The Tragic Beauty of Ice: Art and Antarctica in the Heroic Age
Lecturer: Peter Warwick
Location: DESY Auditorium
Photograph showing glimpse, between hummocks of snow, of the ship "Endurance", the Shackleton Expedition (State Library of New South Wales)
The films and photography of Herbert Ponting and Frank Hurley, and the paintings of Dr Edward Wilson and George Marston capture the wonderful world of Antarctica for the first time. Their images enthralled a whole nation with their beauty and prepared the way for today’s television natural history programmes. They are a poignant legacy because of the hardship and tragedy that haunts them.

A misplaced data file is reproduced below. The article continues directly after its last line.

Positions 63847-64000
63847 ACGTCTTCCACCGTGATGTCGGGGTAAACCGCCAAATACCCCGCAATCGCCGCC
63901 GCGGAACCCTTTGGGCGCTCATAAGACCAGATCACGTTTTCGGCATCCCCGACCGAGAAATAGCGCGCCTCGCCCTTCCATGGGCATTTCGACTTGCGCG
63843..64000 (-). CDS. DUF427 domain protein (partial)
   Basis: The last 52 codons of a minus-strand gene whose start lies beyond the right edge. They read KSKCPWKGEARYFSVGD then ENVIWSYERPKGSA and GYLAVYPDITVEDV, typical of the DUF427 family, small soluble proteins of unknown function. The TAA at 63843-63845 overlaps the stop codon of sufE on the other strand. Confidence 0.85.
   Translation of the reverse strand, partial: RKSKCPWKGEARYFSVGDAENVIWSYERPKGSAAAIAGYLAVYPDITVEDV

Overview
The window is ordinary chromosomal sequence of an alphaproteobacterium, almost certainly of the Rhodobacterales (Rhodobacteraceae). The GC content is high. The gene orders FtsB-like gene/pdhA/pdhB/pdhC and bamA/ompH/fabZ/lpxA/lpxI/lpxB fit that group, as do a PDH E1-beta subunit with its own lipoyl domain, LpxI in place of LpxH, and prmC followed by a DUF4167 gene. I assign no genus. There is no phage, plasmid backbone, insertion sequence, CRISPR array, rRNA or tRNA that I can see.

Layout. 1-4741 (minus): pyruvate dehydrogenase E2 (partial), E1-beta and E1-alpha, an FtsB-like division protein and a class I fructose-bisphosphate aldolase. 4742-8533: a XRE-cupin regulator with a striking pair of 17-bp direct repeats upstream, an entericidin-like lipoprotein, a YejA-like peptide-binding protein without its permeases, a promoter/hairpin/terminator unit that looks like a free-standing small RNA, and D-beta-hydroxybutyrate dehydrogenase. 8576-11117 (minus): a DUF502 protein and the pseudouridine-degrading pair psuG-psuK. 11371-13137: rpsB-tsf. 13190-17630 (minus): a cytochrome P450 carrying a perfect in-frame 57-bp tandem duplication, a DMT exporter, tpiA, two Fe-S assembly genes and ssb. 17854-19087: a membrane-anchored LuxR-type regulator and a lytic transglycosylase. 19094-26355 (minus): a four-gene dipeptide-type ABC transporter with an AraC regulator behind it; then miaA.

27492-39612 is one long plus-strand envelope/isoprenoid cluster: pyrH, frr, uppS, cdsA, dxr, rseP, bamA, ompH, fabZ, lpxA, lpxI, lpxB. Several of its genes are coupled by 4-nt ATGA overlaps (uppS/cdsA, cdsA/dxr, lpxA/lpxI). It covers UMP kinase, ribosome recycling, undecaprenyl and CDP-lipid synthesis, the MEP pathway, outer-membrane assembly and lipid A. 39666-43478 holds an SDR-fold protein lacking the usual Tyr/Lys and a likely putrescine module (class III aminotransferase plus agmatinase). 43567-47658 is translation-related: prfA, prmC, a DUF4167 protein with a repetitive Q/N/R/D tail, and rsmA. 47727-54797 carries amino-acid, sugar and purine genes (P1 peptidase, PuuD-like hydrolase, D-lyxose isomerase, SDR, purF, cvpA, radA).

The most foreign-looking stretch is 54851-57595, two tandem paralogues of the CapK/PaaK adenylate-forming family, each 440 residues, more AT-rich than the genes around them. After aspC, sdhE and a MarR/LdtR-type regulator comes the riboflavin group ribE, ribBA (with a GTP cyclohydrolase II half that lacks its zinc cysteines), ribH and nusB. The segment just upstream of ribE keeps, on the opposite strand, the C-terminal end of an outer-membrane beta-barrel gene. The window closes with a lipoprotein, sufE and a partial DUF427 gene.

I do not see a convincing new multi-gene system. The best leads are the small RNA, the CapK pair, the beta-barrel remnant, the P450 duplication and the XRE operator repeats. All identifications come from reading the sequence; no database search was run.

Peter Warwick is an author, historian, high-profile event organiser and a recognised authority on Admiral Lord Nelson. Specialises in naval, maritime and polar history. He chairs The 1805 Club, which conserves the monuments of the Georgian sailing navy; The New Waterloo Dispatch (Waterloo 200), the official body that arranged the bicentenary commemorations for Waterloo in 2015 and is now, through cross-culture, celebrating the Idea that is Europe; and Thames Alive which is re-introducing pageantry to the River Thames. In 2012 he arranged the manpowered squadron of Thames Diamond Jubilee Pageant and the Thames Olympic Torch Relay. He is a founder and Trustee of Gloriana The Queen’s Row Barge. As vice-chairman of the Official Nelson Commemorations Committee he played a key role in the planning of The Trafalgar Festival and Sea Britain 2005. He lectures widely in the UK at schools, universities and defence establishments, overseas, and on sea voyages.
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Peter Warwick's website